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‘Little room for judicial interference’: Centre turns down Supreme Court’s advice on Covid-19 vaccine pricing

covid-19 vaccine


‘Little room for judicial interference’: Centre turns down Supreme Court’s advice on Covid-19 vaccine pricing

Days after the Supreme Court’s suggestion to reconsider differential pricing for Covid-19 vaccines, the Centre defended its decision saying, there was “little room for judicial interference” in such matters in the middle of pandemic.

In a late night affidavit submitted the top court, the Centre urged against ‘Judicial interference’ and said “overzealous, though well-meaning, intervention may lead to unforeseen and unintended consequences”.

“In the context of a global pandemic, where response and strategy of the nation is completely driven by expert medical and scientific opinion, there is little room for judicial interference. Any overzealous, though well-meaning judicial intervention may lead to unforeseen and unintended consequences, in absence of any expert advice or administrative experience, leaving the doctors, scientists, experts and executive very little room to find innovative solutions on the go,” the centre said.

“Pricing of vaccines is not only reasonable but uniform across the country (after) government persuasion with two vaccine companies,” the centre added, noting that several states had announced plans to vaccinate the 18-45 age group for free.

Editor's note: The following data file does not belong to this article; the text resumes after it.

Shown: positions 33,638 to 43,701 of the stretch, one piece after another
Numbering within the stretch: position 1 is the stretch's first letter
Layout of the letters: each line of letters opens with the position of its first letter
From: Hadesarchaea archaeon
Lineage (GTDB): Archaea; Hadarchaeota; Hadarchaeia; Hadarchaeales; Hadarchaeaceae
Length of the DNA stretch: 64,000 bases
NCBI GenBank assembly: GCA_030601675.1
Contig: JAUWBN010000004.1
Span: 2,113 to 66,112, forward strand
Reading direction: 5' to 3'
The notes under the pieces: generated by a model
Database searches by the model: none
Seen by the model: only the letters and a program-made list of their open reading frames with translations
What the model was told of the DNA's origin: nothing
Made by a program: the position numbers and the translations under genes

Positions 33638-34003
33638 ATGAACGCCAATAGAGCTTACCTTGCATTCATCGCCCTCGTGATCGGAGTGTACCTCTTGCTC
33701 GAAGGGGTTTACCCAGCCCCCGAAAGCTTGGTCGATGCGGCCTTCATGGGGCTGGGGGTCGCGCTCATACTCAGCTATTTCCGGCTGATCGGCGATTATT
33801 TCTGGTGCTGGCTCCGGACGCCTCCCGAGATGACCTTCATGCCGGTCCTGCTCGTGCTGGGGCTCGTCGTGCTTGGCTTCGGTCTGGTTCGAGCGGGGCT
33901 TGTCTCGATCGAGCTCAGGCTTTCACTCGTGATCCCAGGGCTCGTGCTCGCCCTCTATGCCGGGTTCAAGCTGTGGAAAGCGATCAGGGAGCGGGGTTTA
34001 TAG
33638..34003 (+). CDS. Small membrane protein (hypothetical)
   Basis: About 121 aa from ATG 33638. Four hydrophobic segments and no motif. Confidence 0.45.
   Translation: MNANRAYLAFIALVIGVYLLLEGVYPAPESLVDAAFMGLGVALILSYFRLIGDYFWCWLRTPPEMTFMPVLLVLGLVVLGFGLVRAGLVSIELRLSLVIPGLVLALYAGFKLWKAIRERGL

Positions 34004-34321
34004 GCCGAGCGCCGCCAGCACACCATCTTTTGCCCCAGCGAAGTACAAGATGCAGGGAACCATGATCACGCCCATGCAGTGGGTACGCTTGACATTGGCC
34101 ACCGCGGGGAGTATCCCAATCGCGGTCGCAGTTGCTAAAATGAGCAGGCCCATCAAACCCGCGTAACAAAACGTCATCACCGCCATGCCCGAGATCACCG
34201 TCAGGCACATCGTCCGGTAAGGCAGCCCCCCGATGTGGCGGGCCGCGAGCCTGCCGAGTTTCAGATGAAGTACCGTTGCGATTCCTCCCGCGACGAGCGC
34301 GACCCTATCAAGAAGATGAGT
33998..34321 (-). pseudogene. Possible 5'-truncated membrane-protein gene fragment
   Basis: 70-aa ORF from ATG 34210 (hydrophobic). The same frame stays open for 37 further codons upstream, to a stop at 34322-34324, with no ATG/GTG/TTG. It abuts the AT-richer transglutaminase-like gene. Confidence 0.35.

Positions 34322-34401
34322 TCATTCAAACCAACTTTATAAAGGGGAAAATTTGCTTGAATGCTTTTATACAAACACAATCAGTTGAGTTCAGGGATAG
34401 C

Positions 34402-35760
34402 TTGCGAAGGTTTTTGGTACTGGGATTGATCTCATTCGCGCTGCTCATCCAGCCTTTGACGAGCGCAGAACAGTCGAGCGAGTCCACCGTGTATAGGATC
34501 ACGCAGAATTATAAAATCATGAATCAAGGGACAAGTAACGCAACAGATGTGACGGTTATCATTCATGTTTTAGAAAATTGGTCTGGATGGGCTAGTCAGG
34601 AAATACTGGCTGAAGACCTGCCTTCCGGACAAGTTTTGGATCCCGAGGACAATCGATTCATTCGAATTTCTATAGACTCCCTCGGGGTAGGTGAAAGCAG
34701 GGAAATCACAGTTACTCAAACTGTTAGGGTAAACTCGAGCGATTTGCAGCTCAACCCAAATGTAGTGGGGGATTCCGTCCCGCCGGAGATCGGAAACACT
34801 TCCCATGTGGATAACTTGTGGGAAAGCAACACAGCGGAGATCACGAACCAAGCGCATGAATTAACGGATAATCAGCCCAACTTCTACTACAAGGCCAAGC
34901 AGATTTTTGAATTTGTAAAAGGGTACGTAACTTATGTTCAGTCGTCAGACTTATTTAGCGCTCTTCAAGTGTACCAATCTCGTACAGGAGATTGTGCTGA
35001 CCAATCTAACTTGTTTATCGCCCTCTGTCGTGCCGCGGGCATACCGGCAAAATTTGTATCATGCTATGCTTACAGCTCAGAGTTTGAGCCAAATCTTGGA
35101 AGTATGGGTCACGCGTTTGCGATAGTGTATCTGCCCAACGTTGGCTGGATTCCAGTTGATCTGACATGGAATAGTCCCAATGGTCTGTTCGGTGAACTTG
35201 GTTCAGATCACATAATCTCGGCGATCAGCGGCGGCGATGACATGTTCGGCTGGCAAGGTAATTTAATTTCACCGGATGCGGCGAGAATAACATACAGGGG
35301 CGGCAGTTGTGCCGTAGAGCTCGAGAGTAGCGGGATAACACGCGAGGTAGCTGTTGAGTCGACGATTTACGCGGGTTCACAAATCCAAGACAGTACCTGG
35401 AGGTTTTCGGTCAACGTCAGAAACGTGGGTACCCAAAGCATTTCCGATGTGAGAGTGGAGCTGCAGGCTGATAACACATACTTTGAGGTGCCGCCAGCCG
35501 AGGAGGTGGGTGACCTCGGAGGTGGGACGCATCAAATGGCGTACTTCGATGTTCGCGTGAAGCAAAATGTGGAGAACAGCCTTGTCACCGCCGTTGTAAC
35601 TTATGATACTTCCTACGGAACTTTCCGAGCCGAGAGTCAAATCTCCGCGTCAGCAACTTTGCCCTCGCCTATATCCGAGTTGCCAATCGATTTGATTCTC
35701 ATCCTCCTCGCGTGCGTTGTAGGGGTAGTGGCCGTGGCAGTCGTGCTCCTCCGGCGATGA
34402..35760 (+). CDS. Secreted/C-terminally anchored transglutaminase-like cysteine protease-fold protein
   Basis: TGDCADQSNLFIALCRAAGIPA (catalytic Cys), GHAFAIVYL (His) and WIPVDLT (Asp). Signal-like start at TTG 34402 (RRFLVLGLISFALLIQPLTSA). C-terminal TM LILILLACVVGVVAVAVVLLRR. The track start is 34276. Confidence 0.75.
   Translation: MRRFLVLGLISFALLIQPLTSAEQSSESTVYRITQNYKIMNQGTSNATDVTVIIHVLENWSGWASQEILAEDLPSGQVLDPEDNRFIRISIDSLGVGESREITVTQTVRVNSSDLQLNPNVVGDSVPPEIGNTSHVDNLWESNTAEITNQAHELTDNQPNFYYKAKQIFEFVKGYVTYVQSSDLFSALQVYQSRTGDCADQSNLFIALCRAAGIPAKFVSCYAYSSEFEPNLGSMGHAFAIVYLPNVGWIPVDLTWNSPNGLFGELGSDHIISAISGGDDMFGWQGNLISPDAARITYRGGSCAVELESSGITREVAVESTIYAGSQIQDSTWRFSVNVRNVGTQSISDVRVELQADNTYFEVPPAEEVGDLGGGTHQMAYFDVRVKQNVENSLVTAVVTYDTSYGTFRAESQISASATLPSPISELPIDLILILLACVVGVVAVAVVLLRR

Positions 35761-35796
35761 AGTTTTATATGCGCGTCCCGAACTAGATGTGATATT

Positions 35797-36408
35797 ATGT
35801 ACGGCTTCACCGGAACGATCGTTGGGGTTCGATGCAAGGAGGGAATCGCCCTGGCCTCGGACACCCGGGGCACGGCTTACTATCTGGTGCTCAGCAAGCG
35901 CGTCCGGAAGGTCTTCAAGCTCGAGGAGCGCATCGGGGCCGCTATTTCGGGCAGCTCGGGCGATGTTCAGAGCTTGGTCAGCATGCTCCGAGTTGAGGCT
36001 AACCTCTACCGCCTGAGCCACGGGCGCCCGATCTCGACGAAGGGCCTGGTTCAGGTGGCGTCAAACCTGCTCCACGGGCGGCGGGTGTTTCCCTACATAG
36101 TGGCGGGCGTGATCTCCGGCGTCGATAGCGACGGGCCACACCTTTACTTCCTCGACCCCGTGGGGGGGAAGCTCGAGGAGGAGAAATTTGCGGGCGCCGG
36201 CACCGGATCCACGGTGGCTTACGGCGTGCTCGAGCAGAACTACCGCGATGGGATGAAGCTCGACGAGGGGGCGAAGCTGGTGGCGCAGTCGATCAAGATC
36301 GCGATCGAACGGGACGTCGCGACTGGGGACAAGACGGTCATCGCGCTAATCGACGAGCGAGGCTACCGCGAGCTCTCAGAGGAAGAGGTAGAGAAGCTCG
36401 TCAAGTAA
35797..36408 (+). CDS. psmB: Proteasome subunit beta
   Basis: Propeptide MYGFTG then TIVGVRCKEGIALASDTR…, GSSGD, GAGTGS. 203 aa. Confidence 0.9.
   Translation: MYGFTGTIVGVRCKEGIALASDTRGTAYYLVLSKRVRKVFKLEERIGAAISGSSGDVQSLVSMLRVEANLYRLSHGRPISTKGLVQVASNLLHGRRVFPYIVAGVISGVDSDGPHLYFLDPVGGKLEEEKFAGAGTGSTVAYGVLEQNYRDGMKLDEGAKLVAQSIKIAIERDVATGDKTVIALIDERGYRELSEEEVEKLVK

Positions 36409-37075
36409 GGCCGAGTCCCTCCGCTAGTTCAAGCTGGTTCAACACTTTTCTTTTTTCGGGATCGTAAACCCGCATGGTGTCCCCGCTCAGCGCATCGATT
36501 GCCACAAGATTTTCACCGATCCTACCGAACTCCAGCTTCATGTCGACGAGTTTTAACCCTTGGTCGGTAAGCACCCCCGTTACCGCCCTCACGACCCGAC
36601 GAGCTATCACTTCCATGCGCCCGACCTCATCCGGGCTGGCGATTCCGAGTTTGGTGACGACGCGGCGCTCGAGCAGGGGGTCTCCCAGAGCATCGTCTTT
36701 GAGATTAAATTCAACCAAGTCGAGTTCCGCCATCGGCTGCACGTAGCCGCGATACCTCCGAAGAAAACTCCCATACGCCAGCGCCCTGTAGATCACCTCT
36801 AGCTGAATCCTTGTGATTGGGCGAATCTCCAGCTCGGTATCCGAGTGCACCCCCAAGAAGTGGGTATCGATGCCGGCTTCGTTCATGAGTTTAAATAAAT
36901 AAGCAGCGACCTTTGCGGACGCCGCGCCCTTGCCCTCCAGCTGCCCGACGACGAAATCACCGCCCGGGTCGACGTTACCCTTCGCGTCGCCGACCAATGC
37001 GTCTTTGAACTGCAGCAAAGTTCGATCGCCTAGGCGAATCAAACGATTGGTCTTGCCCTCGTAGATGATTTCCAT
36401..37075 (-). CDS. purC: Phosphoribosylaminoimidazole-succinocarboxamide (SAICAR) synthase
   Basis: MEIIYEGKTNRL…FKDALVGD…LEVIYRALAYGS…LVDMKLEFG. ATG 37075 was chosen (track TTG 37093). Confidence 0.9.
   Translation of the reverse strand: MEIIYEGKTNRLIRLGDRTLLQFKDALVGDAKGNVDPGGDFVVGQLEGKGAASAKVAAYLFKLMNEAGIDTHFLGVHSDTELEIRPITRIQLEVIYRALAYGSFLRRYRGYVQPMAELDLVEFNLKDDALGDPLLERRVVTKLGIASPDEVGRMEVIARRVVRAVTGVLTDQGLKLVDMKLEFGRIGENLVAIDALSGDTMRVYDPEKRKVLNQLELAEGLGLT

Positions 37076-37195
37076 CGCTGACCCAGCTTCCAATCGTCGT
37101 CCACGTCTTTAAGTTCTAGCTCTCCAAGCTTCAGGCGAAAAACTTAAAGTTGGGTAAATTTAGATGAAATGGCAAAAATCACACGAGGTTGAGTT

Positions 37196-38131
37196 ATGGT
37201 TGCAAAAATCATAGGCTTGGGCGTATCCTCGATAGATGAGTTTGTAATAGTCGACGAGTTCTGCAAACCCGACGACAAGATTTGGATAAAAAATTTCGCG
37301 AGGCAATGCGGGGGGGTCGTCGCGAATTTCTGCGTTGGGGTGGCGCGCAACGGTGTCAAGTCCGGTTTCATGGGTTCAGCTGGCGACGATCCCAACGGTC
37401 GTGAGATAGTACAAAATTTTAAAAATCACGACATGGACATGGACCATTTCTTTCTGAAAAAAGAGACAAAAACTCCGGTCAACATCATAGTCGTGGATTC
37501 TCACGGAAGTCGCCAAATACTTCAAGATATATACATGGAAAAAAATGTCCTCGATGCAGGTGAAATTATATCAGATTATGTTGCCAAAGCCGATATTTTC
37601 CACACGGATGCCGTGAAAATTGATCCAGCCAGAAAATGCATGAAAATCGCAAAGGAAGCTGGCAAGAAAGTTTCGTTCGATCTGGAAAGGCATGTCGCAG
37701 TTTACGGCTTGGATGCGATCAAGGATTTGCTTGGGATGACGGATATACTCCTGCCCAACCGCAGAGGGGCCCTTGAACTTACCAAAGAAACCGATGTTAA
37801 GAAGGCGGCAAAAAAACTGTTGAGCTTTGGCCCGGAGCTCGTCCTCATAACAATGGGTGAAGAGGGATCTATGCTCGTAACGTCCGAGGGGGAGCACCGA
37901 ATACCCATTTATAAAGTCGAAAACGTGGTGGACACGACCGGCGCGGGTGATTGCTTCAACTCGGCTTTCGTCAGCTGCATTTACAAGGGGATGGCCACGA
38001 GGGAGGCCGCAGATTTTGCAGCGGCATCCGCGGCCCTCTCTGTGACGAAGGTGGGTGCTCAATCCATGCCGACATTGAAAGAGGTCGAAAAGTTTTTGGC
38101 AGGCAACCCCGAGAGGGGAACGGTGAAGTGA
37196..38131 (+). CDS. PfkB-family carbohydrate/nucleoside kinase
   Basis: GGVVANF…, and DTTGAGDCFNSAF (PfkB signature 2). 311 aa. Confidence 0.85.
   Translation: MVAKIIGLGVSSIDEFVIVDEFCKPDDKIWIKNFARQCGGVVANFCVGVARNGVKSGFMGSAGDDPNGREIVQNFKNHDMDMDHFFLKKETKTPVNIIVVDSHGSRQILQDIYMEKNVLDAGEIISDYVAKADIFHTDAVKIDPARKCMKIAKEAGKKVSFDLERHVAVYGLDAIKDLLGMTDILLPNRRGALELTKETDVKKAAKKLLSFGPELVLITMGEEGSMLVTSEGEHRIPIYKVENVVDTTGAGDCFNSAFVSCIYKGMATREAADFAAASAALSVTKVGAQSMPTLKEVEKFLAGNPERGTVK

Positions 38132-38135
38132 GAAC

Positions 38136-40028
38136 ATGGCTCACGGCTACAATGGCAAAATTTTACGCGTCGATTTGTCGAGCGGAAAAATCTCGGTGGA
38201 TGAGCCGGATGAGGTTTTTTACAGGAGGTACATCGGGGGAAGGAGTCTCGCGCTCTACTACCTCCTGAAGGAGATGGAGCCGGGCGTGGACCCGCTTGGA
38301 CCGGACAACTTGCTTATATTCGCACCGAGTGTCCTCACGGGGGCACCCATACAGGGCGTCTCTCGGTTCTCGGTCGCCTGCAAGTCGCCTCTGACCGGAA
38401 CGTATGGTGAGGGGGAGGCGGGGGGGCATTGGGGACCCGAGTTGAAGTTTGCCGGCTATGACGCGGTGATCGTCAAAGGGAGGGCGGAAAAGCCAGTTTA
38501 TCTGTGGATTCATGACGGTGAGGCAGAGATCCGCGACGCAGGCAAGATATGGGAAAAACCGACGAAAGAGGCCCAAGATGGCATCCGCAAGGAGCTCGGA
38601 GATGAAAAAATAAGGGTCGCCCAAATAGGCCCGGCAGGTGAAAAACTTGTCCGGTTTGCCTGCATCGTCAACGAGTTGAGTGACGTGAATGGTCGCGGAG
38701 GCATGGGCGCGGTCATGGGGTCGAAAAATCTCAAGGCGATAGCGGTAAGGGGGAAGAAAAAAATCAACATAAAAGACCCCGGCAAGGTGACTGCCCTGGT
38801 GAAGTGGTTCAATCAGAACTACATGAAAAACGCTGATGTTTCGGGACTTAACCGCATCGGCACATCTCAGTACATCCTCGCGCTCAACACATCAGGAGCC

The Supreme Court last week directed the Centre to revisit its COVID-19 vaccine pricing policy, saying it would prima facie result in a detriment to the right to public health.

The apex court said that compelling state governments to negotiate with manufacturers on grounds of promoting competition and making it attractive for new vaccine manufacturers will result in a serious detriment to those in the age group of 18 to 44 years, who will be vaccinated by state governments.

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The bench, headed by Justice D Y Chandrachud had said, discrimination cannot be made between different classes of citizens who are similarly circumstanced on the ground that while the Central government will carry the burden of providing free vaccines for the 45 years and above population, state governments will discharge the responsibility of the 18 to 44 age group on such commercial terms as they may negotiate.

According to the latest price revision, Covaxin costs Rs 150 per dose to the Centre, Rs 400 per dose to states and Rs 1,200 per dose to private hospitals while Covishield costs ₹ 300 per dose for states and ₹ 600 for private hospitals.

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